223,000 new hires were added to employers payrolls in May, significantly outpacing the five year average of 209,000. The labor force has increased to 148.6 million workers up from 147.3 million, a net gain of 1.7 million jobs the past year. Since the recession nadir, the unemployment rate has fallen from 10.0% to 3.8%, and 18.9 million jobs have been created significantly bolstering the U.S. economy, and the world over. Another bright spot, wage growth perked up by 0.2 percent for the month, and average weekly earnings are up 3.0 percent from a year ago, this trend coincides with the BEA’s Personal Income and Outlays release May 31st. From the looks of things, the economy appears to be moving along nicely.
- So, which industries are doing all the hiring and whose paying the workers the most? Education and health services rank number one and comprise 15.9% of total employment. This super-sector added 441,000 net new employees in the past 12 months. Federal, state, and local government rank second at 15.0% of employment, yet the government has lagged in hiring adding a scant 21,000 new workers during this time frame. Business and professional services increased their payrolls by 483,000 leading the nation in job growth year-over-year. The chart illustrates total employment by industry.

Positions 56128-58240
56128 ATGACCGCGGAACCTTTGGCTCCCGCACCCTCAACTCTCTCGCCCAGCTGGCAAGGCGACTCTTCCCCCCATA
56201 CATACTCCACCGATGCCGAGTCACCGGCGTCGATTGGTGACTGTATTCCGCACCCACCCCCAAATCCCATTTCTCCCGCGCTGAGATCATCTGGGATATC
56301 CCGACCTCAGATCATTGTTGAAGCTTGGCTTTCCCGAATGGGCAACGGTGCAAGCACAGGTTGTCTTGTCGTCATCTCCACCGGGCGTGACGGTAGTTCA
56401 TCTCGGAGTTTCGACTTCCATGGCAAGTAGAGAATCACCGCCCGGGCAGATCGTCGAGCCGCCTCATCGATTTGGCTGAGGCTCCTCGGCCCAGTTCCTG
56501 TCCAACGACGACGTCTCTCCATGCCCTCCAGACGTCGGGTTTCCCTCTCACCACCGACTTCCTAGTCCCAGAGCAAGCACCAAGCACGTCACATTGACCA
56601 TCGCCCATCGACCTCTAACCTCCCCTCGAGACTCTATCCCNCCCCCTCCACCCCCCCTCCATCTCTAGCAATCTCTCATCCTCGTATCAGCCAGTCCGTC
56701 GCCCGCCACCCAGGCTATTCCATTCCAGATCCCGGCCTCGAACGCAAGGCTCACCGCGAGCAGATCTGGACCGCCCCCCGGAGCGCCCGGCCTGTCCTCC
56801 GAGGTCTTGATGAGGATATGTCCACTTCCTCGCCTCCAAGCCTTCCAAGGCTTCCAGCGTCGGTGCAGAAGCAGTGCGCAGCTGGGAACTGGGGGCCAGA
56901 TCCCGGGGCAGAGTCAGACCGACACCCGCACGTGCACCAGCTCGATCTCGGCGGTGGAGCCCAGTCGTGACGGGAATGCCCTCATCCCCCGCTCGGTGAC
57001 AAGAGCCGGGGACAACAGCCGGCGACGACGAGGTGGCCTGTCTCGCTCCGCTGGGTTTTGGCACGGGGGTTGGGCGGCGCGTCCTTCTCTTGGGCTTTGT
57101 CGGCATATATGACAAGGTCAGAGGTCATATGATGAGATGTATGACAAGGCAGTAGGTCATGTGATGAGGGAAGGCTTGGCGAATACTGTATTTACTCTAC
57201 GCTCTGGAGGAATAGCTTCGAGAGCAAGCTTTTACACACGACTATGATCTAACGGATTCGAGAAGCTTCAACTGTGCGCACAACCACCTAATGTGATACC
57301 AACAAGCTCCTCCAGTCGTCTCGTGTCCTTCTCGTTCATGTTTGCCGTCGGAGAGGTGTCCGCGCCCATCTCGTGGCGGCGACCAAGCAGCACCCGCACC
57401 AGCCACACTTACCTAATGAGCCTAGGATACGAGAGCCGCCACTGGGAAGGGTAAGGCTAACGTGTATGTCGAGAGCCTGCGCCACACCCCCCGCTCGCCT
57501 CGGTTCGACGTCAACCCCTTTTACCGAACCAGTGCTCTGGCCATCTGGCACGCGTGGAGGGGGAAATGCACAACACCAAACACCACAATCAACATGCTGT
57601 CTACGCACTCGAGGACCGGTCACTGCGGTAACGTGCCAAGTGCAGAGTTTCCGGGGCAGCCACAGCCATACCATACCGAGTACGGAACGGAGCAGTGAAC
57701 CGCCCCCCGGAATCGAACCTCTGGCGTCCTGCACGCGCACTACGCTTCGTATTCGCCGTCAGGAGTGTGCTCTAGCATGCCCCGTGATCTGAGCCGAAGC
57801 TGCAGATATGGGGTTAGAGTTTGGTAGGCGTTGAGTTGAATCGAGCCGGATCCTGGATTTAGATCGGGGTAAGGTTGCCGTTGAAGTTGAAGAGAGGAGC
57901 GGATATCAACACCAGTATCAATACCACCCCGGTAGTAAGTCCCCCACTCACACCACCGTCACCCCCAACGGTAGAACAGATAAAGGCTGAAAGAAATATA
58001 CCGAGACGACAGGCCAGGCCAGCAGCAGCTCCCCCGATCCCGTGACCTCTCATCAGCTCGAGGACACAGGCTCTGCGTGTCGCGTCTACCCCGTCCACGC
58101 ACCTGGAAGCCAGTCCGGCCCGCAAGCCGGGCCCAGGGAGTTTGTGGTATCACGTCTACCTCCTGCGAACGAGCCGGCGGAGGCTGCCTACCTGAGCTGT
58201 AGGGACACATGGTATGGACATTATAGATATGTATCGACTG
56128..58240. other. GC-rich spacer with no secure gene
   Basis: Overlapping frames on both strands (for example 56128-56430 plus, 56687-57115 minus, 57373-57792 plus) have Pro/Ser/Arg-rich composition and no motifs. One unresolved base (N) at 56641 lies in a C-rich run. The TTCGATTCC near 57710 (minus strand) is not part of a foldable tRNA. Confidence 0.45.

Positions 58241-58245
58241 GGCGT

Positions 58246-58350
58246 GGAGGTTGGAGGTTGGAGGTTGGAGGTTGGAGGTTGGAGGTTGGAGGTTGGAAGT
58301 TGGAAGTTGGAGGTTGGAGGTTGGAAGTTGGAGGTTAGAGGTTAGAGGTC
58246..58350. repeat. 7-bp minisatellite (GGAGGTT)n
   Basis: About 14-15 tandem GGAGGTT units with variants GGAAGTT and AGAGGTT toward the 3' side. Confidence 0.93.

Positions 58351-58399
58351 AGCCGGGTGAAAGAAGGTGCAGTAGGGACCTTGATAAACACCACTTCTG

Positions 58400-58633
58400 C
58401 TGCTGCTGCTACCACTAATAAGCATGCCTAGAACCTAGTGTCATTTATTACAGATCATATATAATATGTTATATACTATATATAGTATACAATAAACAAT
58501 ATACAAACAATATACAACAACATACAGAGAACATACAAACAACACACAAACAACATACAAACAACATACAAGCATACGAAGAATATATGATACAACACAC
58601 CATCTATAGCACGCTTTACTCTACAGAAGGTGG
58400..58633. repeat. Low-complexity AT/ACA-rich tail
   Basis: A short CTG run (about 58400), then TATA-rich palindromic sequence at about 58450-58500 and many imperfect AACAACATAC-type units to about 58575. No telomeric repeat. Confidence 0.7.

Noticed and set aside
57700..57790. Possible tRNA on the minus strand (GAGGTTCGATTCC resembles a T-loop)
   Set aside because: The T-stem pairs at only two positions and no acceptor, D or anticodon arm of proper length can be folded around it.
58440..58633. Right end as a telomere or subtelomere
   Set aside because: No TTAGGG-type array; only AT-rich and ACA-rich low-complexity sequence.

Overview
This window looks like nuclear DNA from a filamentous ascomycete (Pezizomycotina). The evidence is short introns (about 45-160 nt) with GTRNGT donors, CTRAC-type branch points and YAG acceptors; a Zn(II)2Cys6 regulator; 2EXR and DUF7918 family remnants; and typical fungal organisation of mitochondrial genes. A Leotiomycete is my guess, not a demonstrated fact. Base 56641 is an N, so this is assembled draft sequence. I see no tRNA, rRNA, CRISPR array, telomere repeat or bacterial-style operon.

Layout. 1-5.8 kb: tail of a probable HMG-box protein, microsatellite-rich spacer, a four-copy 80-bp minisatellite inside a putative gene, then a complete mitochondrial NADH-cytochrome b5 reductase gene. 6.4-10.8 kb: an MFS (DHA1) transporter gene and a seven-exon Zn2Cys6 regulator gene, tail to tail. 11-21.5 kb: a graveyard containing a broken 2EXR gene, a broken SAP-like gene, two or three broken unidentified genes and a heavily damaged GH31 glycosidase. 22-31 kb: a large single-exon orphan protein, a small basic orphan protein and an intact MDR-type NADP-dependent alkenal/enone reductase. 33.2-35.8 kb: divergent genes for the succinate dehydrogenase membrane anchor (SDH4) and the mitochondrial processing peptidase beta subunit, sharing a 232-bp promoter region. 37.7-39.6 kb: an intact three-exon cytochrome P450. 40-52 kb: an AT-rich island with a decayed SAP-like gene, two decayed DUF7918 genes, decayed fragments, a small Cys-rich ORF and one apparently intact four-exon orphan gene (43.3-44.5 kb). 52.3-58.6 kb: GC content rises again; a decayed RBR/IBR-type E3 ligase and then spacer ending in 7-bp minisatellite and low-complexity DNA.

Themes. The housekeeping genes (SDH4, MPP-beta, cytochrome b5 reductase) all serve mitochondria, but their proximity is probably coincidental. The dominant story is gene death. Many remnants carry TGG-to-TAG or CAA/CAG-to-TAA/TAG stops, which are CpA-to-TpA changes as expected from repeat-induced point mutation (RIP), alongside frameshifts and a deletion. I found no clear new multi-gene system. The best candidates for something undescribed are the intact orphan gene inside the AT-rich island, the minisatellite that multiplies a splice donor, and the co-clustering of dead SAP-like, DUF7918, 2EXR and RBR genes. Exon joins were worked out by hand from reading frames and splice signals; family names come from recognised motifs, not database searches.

So, which of these industries pays the most, i.e., show me the money! As noted in the previous chart, the utility sector employs less than a half-percent of all workers (554,400) but leads the nation in average weekly pay at $1,690 or $87,800 per year. By comparison, the total compensation of all private workers including benefits averaged $33.72 per hour. However, for enterprising individuals searching for the highest paying sector of all, working for the government may be the answer considering the average hourly compensation of its workforce earns a whopping $49.19 per hour, about $102,315 annually.
Author of Financial Fitness: The Journey from Wall Street to Badwater 135
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